“It was just instincts really,” said Connor Bystrom, 22, who last year saved his friend C.J. Wickersham from a shark attack in the Gulf of Mexico about six miles off Anna Maria Island.
The instincts that naturally led him to rescue his friend of 17 years have now led to a prestigious hero’s award, the Carnegie Medal, and a $5,000 scholarship from the 108-year-old Carnegie Hero Fund Commission.
The commission has awarded 9,539 medals to recognize “ordinary citizens who perform extraordinary acts of heroism,” according to the Carnegie Hero Fund Commission website.
Throughout the 108 years since the fund was established by industrialist-philanthropist Andrew Carnegie, $34.4 million has been given in one-time grants, scholarship aid, death benefits and continuing assistance.
In Bystrom’s case, he, Wickersham and a group of friends were spearfishing, having lunch and enjoying a day on the water Sept. 24 before the attack occurred. Wickersham was fishing from a ledge near the floor of the Gulf, and as he surfaced, he called out he had been attacked by a shark, Bystrom said.
Bystrom, who with the others were about 25 feet away from Wickersham in the Bystrom family boat, immediately jumped into the water, swam to his friend, grabbed him by the arm and towed him back to the boat where the others helped pull him up. Once inside the boat, Bystrom said, he used an anchor line to make a tourniquet to stop the bleeding from the large bite on Wickersham’s leg.
According to reports after the incident, Bystrom laid across Wickersham to secure the tourniquet and towels used to stop the bleeding. Another in the group called 911 on a cell phone and arranged to have an ambulance waiting at the Rod & Reel Pier, and another friend drove the boat quickly to the pier and beached it on the shore.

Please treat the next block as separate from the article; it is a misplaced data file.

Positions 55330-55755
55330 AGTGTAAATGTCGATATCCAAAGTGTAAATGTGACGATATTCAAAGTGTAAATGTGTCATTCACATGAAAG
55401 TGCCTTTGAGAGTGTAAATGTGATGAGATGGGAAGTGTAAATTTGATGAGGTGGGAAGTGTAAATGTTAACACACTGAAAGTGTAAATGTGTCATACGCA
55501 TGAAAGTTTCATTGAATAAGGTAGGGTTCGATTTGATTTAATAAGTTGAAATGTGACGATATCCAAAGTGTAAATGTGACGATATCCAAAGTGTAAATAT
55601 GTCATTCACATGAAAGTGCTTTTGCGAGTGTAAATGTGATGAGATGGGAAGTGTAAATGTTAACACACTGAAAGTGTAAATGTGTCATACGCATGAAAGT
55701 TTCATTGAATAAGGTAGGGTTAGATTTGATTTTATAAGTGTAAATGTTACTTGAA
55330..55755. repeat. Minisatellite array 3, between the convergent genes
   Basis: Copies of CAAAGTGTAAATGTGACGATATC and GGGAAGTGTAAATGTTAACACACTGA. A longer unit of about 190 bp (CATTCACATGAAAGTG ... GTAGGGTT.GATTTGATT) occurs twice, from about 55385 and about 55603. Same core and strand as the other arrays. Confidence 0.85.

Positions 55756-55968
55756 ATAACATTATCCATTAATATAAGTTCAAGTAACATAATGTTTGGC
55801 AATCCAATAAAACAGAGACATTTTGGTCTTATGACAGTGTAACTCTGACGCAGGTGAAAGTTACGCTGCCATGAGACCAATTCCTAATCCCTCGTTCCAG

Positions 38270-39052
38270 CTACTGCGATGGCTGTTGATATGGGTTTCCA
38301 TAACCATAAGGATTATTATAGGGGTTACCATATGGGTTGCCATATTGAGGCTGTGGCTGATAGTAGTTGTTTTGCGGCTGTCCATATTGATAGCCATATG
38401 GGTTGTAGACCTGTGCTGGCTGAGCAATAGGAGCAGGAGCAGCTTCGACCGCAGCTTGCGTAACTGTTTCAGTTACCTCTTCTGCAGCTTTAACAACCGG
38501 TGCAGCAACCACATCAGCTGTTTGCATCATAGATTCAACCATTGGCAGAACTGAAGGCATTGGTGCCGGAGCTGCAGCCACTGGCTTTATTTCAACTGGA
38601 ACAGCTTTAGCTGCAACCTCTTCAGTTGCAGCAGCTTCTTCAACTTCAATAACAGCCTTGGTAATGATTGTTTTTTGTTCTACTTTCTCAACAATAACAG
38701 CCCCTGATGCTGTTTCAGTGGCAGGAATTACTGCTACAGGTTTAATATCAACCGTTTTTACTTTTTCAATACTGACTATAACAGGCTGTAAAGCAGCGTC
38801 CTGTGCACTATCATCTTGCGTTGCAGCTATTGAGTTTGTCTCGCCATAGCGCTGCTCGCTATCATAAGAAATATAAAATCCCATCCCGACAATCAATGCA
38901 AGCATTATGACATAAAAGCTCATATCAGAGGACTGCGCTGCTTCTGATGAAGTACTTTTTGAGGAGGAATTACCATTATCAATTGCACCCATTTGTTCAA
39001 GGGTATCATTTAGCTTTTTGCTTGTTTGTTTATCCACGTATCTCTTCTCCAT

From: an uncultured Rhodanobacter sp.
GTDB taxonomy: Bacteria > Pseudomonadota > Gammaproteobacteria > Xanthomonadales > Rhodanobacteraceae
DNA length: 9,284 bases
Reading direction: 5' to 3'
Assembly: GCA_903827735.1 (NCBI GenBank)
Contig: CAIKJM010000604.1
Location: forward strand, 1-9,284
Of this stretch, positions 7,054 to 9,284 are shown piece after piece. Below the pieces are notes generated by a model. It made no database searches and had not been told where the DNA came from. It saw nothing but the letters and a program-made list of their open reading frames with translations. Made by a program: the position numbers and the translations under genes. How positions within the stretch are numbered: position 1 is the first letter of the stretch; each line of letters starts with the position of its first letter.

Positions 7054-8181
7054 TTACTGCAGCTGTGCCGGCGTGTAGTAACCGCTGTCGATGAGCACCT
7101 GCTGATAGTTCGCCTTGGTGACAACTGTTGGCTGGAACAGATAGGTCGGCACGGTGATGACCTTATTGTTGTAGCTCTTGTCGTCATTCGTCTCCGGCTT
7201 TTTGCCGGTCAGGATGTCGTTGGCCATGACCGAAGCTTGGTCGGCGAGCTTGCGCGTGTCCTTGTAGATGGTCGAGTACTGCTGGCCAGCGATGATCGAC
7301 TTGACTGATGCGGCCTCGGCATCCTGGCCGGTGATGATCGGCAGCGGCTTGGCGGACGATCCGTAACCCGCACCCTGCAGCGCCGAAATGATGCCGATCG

Wickersham was transferred to the ambulance and transported to an awaiting Bayflite medical helicopter, and on to Bayfront Medical Center for treatment.
Bystrom says Wickersham has made a full recovery, and they remain friends and “see each other a lot.”
About his award and scholarship, Bystrom said, “It’s great.”
The scholarship will help with some of the costs of the veterinary medical school in Grenada that he will attend starting Aug. 5, he said.
Bystrom, a surgical technician at a Sarasota veterinary office, also works with his veterinarian father, Bill Bystrom, and his mother, a wildlife rehabilitator.
He says, “I’ve always loved animals.”
His golden retriever, Sailor, will be moving with him to Grenada next month.
Bystrom is an Anna Maria Elementary School and Manatee High graduate. He studied ocean engineering at Palm Beach State College, Boca Raton, before deciding to focus on a degree in veterinary medicine.
The young man he saved, his family, and the group of friends with him that day — all who took quick and appropriate action to ensure Wickersham’s recovery — all agree: The Carnegie Medal is a great tribute to Bystrom, a humble, quiet young man. A hero.
CARNEGIE HERO FUND COMMISSION
Case Summary June 27, 2012
CONNOR M. BYSTROM
Holmes Beach, Florida
Connor M. Bystrom rescued Charles J. Wickersham from a shark attack, Anna Maria, Florida, September 24, 2011. Wickersham, 21, was spear fishing in the Gulf of Mexico with friends, including Bystrom, 22, surgical veterinarian technician. Their boat was anchored in water about 38 feet deep at a point about six miles from shore. Wickersham was in the water, at the surface, about 25 feet from the boat when a shark bit him deeply on his left thigh; the shark was thought to be a 9-foot-long bull shark. Wickersham struck it on the nose with both fists, and it released him. Bleeding profusely, he shouted to the others that he had been attacked by a shark. Bystrom jumped into the water and swam to him. He grabbed Wickersham by an arm and, swimming, towed him to the boat, where the other men in the party pulled him aboard. Bystrom climbed aboard and with the others tended to Wickersham as they sped to a marina. Airlifted to the hospital, where he was detained six days, Wickersham required surgery, including significant suturing, to close his wound. He recovered in three months.
• Editor’s note: This summary is from the www.carnegiehero.org website.